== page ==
EURASIAN WIGEON - Fall/Winter Rarity Finding in Chicago : Journal #2

The Eurasian Wigeon is a dabbling duck from the Old World that has begun to make itself home in numbers on the Pacific coast and most of the Atlantic Coast as well. In Eurasia where they are the most common, you will find dozens or even hundreds on small lakes and ponds during waterfowl migration.
The Eurasian Wigeon adult male (Ad. M.) in breeding plumage (which will be in the fall through the spring as some waterfowl breed in the winter or early spring) will be very easy to pick out in flocks or rafts of sitting ducks. Immediately, the most visible field mark is the bright coppery head with an even brighter yellowish forehead and crown stripe. The American Wigeons we have here have a dull green head with a white crown stripe.
The Ad. M. Eurasian Wigeon will also be overall brighter gray compared to most of our dabbling ducks. Even at a distance an Ad. M. Eurasian Wigeon will appear to be nearly white bodied compared to our more buffy or brownish-pink bodied American Wigeons.Ad. M. Eurasian Wigeons will have a buffy-orange breast though.
An Ad. M. nonbreeding plumage Eurasian Wigeon will look nearly entirely coppery overall compared to the duller buffy with a dark head of the American Wigeon. Finding a Eurasian Wigeon in this plumage will be far less likely than finding one in breeding plumage though.
An adult female Eurasian Wigeon (Ad. F.) will average grayer and somewhat less patterned than an Ad. F. American Wigeon. An Ad. F. Eurasian Wigeon will have a buffier or warmer brown head coloration rather than the dull gray-brown head of an Ad. F. American Wigeon.
An Ad. F. Eurasian Wigeon will lack a very thin black border around the gape which an Ad. F. American Wigeon has.
An Ad. F. Eurasian Wigeon will also likely have gray outer-tail feathers, which can sometimes be difficult to differentiate from the buffier outer-tail feathers of an Ad. F. American Wigeon.
In flight, the Eurasian wigeon will have no white on the secondary coverts and a completely gray underwing rather than the white strip on the secondary coverts and white axilleries and center of the wing on the American Wigeon. Eurasian Wigeons may also appear to have more of a "pin-tail" than the American Wigeon.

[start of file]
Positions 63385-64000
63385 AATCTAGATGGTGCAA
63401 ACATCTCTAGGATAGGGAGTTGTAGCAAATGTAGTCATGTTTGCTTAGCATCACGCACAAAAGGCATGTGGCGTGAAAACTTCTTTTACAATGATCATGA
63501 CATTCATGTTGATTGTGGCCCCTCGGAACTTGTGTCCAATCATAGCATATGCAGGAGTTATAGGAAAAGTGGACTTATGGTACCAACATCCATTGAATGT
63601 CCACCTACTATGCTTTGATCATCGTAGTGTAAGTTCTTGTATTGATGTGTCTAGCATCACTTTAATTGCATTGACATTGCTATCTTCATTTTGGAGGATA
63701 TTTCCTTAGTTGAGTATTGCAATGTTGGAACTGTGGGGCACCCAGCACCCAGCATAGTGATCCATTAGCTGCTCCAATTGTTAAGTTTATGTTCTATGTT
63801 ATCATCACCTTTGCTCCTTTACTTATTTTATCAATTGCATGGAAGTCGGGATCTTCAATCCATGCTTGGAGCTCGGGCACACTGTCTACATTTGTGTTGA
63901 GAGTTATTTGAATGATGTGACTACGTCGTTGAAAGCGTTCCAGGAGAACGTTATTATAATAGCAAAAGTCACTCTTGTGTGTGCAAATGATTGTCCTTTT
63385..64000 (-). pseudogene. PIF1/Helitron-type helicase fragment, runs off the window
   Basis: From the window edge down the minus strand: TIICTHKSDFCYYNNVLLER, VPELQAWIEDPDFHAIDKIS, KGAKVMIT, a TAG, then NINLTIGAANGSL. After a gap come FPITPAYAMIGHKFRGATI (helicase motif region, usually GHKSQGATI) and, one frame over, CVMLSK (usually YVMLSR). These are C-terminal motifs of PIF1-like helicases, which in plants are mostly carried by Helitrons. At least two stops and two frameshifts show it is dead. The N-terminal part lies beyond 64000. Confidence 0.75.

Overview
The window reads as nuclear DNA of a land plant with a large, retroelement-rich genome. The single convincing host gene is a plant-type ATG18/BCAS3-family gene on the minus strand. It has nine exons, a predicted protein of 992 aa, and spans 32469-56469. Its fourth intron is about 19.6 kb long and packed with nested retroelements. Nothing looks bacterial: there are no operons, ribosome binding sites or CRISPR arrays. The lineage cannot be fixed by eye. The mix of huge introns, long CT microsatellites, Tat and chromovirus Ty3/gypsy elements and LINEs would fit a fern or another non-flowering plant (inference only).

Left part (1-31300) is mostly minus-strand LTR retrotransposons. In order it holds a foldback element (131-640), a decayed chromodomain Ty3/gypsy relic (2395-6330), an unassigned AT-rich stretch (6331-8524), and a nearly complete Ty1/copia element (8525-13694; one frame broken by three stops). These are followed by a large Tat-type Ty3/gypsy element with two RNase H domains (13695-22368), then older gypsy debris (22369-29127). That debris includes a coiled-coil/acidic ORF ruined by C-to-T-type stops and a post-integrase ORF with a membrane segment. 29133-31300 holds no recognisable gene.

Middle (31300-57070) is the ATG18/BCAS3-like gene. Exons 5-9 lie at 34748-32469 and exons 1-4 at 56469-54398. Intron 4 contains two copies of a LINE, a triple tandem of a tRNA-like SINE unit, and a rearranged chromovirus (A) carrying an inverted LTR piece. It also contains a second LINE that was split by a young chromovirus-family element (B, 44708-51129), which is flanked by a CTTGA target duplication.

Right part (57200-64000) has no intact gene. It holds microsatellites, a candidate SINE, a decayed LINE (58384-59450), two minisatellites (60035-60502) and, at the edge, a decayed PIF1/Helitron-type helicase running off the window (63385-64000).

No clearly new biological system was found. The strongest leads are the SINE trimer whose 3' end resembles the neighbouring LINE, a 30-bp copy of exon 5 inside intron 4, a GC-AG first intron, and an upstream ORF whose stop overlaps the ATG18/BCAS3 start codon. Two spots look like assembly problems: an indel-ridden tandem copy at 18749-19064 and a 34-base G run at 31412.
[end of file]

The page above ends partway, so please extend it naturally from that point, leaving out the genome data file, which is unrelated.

As far as the hybrids go, field marks to look for an include a small amount of bright green on an Ad. M. in breeding plumage Eurasian Wigeon's head, more buffy coloration on the body overall, or even a buffier face with a more dark coppery coloration.
Eurasian Wigeons will likely associate with American Wigeons, Gadwall, Mallards and pretty much any other flocks of dabbling ducks.

BEST MONTH TO FIND ONE - April, September-November
WHERE TO FIND ONE - Inland, small lakes and ponds in the Palos forest preserve area, small lakes and ponds in the Calumet area, small lakes and ponds in the NW and NE suburbs.
IDEAL CONDITIONS TO FIND ONE - Strong winds from the upper East coast, or even winds from overseas in Eurasia can cause one to land on lakes and ponds around in the Chicago area. In the time ranges mentioned above, if you pass by a small lake or pond in the areas I mentioned above, stop to scan through all of the ducks to to to spot one. Looking in the hard to access, back corners of ponds and lakes can be very rewarding.

My own iNat observation for a photo of how you might find one on a pond -
eBird link for more detailed photos -

Eurasian Wigeon is a species known to sometimes hybridize with our extremely common American Wigeon, and the hybrids can sometimes be difficult to pick out.

Posted on Δεκέμβριος 24, 2020 0335 ΜΜ by brdnrdr brdnrdr


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